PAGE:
“She is six-years-old and she has no problem with looking me straight in the eyes and saying, ‘no.’
She does this often, for many different reasons. From not wanting to wash her face, eat her dinner, go to bed, clean her room, brush her hair, come inside, go outside, stop saying words for five seconds.
She doesn’t always get her way, obviously. She’s not rude. She always says, ‘please,’ and ‘thank you,’ at the appropriate times. She’s loving. She’s kind-hearted. She’s just very comfortable with saying no. To me. To anyone.
I’m much older than her, and I still have trouble telling people no, let alone looking them in the eyes and saying it.
Her ‘no’s’ have been the most frustrating part of parenting for me so far. That’s because I’m a rule-follower, an obliger, someone who doesn’t want to make waves.
I’m fine, everything’s fine. Don’t mind me. If I had a severed limb, I’d probably apologize to the paramedics for getting blood all over the place.
She is my opposite. And maybe I’m jealous. Jealous that she’s so SURE of herself. Of her place and the validity of her opinions. So sure of her no.
I wish I could always walk through the world knowing exactly what I want and telling everyone about it and then making it happen. Like she did last week when she decided to create a paper backpack. Her brother said, ‘that’s never going to work.’ But that thing works. It has a lot of duct tape, but it works.
She will wear you down when she believes in something strongly. She was so convinced that the Easter Bunny had left her candy at this specific place in the forest, that she talked for HOURS about it until her brother finally took her there. Hours.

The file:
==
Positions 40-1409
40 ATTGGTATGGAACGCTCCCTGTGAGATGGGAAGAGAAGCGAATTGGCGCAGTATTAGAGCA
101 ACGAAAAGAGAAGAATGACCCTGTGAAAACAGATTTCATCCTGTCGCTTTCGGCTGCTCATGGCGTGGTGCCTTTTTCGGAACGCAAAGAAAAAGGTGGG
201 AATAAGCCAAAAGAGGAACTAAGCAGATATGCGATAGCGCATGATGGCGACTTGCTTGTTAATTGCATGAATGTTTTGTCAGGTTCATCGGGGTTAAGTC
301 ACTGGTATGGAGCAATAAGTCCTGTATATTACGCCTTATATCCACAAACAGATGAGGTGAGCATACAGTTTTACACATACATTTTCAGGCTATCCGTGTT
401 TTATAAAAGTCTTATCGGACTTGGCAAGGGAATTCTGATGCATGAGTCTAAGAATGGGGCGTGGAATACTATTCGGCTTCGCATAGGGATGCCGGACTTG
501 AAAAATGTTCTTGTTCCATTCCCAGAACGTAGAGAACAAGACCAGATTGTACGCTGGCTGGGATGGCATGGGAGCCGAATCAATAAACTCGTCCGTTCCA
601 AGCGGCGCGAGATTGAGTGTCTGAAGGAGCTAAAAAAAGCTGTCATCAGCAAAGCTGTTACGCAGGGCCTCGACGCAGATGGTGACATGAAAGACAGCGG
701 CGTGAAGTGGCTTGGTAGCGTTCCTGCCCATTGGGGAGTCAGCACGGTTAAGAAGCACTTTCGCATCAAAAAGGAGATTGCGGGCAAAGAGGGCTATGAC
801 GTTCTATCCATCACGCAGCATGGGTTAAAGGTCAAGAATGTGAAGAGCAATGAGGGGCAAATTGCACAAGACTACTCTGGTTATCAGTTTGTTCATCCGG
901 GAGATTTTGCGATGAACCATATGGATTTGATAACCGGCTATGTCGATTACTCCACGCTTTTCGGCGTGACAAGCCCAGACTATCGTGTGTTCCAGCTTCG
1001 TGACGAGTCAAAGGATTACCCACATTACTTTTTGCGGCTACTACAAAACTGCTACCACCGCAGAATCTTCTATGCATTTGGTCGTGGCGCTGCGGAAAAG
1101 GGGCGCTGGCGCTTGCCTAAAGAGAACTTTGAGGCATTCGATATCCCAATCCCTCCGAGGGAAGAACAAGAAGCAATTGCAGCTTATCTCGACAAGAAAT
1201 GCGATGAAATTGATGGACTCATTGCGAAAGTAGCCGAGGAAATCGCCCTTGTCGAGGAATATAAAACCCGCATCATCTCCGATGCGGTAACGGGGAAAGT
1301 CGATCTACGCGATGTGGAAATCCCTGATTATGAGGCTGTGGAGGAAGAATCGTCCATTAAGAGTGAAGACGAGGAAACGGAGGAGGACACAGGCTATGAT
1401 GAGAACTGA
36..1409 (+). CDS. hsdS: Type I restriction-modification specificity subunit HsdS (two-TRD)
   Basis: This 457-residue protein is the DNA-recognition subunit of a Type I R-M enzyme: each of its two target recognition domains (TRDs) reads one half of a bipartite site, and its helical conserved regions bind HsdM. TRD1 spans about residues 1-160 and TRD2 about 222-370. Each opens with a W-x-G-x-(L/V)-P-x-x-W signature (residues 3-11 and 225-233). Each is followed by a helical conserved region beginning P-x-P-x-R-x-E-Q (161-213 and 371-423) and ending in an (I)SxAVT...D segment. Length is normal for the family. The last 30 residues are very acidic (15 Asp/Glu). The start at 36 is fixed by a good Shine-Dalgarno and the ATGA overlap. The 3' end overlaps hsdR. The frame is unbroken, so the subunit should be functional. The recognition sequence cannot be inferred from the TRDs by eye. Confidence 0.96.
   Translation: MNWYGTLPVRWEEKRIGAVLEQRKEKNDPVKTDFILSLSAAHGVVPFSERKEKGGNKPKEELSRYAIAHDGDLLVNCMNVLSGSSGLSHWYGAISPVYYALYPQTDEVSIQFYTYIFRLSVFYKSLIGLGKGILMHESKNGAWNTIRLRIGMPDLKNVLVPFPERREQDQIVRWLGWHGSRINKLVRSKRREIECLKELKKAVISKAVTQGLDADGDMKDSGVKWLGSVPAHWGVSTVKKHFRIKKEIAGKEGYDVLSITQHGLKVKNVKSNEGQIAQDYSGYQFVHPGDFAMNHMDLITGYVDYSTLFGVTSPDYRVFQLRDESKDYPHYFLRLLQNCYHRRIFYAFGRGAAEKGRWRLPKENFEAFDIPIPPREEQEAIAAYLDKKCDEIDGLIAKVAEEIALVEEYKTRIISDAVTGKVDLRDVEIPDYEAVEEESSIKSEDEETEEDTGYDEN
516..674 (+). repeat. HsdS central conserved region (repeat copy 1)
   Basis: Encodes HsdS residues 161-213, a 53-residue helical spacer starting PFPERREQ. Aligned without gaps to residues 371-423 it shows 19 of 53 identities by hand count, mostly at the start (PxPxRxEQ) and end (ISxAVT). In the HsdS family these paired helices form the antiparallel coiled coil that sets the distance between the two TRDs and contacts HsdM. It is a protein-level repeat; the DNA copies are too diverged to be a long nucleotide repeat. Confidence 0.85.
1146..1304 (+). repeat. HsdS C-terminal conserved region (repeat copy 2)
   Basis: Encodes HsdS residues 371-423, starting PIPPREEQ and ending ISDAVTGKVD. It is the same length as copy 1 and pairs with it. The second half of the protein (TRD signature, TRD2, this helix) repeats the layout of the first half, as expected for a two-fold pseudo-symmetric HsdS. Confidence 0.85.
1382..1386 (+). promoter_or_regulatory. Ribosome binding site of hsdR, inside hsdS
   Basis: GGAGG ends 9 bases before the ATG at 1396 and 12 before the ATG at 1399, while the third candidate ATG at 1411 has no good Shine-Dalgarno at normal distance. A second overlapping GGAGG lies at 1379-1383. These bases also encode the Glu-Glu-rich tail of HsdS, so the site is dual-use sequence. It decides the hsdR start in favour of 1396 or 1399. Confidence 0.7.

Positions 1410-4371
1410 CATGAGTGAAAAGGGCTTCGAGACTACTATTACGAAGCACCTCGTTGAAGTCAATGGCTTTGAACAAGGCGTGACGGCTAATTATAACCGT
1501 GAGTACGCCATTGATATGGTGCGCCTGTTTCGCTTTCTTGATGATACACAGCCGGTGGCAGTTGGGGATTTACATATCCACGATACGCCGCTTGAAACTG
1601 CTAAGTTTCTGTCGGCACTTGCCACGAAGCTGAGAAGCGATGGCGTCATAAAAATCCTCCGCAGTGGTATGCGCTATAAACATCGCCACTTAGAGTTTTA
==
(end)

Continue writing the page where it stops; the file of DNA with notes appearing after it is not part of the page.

Parts of me are so proud of her for saying no to me, and for wearing people down to get what she wants, that I could burst at the seams. Part of me is so completely frustrated and bewildered. She couldn’t care less that things aren’t ‘done that way.’
She is strong and opinionated and loud and talks too much. She is, at all costs, a self-promoter. She is also a fierce cuddler, an unrestrained artist, and, when she loves you, she loves you with all of her being.
She will walk into the world unafraid. She will probably get fired from jobs because of her ‘no.’ She will dye her hair blue. She might drive too fast. She will definitely sing too loud. She won’t ‘talk like a lady.’ And she won’t tolerate any man (or woman) telling her how things are supposed to be.
But she will also create stuff that could never come from a woman who is afraid. She will knock down walls and ceilings and possibly entire buildings with the force of her will. She will change the world because she is not scared to say no to you.
And I truly fear for the man who ever tells her to smile.
So, in the end, I want her to keep saying no. To me. To her dad. to her brother. To teachers. To boys. To bosses. To rules that she doesn’t believe in.
For all of you parents who are dealing with your own brand of girl warriors, we are in this together. If we can survive their childhoods, the future will be, indeed, female.”